The parental conflict concerning how to deal with Mibou’s peculiar nature is function of a clash between the father’s desire to force his son into neurotic normality and his mother’s support of how he wants to write his subjective path. The father, in fact, fails to see how fish, as signifier, is his solution, his unique way of knotting the registers of the real, imaginary, and the symbolic together – it is a sinthome.
The sinthomatic nature of fish implies that the father, who aims to function as the representative of neurotic societal common sense, is expelled from his symbolic function – his signifiers have little to no effect on the direction of his desire and the nature of his interest (Psycho-note 1). Of course, it is not sure that the mother fully understands the radical importance of the signifier fish, yet she unconditionally supports her son’s radical interest in maritime wildlife. Her school environment, Mr Fish-head, and the friends she makes along the way, for that matter, also play a not unimportant role in approving his sinthomatic solution. Yet, the installation of this subjective solution does not mean that all the challenges he faces in his search to find a place to function within the societal field are resolved. Given the challenges society pose for him, e.g. meeting societal expectations at work, can he carve out his own path and become the fish expert he wants to be? And how will, as the travels his own winding path full of encounters, his peculiar presence affect other people?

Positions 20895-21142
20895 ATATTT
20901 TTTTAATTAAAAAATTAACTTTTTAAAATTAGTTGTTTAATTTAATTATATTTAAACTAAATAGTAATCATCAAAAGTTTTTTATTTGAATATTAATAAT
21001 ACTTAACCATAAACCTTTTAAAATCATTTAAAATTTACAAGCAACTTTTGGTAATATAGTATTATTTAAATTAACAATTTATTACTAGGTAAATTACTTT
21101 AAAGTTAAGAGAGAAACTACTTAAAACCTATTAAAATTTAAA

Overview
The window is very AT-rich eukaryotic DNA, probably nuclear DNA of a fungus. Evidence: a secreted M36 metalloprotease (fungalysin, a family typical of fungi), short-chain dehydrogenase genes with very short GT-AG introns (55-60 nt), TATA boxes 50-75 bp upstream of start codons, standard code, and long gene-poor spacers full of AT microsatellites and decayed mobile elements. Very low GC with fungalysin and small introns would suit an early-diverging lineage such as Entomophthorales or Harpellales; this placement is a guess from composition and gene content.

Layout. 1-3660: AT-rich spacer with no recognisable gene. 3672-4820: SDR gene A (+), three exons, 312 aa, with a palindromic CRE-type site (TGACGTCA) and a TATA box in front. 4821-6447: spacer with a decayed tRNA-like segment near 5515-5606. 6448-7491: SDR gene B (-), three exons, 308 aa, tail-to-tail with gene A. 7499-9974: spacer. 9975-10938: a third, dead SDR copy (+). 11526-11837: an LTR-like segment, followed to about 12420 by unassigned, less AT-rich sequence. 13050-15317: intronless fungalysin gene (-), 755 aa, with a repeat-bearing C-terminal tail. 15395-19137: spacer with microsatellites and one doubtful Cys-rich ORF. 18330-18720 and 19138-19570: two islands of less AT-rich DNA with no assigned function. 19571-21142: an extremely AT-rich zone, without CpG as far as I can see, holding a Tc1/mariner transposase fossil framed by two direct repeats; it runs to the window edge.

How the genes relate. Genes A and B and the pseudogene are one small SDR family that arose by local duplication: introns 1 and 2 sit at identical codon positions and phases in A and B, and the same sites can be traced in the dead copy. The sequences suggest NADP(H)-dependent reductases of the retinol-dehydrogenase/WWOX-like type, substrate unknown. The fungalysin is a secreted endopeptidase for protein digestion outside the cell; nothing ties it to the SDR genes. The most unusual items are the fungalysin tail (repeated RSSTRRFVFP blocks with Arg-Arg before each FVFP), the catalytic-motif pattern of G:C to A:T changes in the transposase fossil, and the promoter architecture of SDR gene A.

The Fish Tale is full of light-hearted elements (Music-note 1). Yet, what is most effective in giving the narrative its charming feel-good atmosphere is the interactional dynamic between Mibou and others. All his interactions are, in a certain sense, marked by his inability to read between the lines (e.g. he remains oblivious to the threatening character of his first encounter with the gang, the difficulties he experiences at her work at the aquarium) and his love for fish. It is, in our view, the elegant staging of his peculiar way of interacting that succeeds in putting a smile on the face of the spectator and keep him engaged – even in those moments where the narrative feels a bit stretched out.